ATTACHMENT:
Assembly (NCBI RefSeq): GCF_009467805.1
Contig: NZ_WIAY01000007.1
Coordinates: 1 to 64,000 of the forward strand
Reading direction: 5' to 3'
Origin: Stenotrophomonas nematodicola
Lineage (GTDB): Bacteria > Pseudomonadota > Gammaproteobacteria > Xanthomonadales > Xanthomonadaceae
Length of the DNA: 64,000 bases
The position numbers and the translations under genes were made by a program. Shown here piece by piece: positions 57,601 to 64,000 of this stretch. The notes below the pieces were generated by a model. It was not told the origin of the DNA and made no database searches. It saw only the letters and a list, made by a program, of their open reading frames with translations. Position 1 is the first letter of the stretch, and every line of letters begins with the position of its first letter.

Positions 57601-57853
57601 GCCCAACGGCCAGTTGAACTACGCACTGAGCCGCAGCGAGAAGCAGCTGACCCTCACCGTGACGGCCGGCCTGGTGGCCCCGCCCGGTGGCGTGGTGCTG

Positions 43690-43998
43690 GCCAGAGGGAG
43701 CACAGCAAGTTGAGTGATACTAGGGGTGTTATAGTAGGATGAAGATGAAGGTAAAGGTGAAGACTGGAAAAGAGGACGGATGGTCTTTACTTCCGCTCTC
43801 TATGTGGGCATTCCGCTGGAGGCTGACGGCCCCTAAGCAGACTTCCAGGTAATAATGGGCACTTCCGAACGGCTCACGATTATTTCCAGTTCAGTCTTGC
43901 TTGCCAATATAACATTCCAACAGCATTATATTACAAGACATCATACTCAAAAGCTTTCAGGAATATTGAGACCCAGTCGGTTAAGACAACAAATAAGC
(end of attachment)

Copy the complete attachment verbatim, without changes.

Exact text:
Assembly (NCBI RefSeq): GCF_009467805.1
Contig: NZ_WIAY01000007.1
Coordinates: 1 to 64,000 of the forward strand
Reading direction: 5' to 3'
Origin: Stenotrophomonas nematodicola
Lineage (GTDB): Bacteria > Pseudomonadota > Gammaproteobacteria > Xanthomonadales > Xanthomonadaceae
Length of the DNA: 64,000 bases
The position numbers and the translations under genes were made by a program. Shown here piece by piece: positions 57,601 to 64,000 of this stretch. The notes below the pieces were generated by a model. It was not told the origin of the DNA and made no database searches. It saw only the letters and a list, made by a program, of their open reading frames with translations. Position 1 is the first letter of the stretch, and every line of letters begins with the position of its first letter.

Positions 57601-57853
57601 GCCCAACGGCCAGTTGAACTACGCACTGAGCCGCAGCGAGAAGCAGCTGACCCTCACCGTGACGGCCGGCCTGGTGGCCCCGCCCGGTGGCGTGGTGCTG

Positions 43690-43998
43690 GCCAGAGGGAG
43701 CACAGCAAGTTGAGTGATACTAGGGGTGTTATAGTAGGATGAAGATGAAGGTAAAGGTGAAGACTGGAAAAGAGGACGGATGGTCTTTACTTCCGCTCTC
43801 TATGTGGGCATTCCGCTGGAGGCTGACGGCCCCTAAGCAGACTTCCAGGTAATAATGGGCACTTCCGAACGGCTCACGATTATTTCCAGTTCAGTCTTGC
43901 TTGCCAATATAACATTCCAACAGCATTATATTACAAGACATCATACTCAAAAGCTTTCAGGAATATTGAGACCCAGTCGGTTAAGACAACAAATAAGC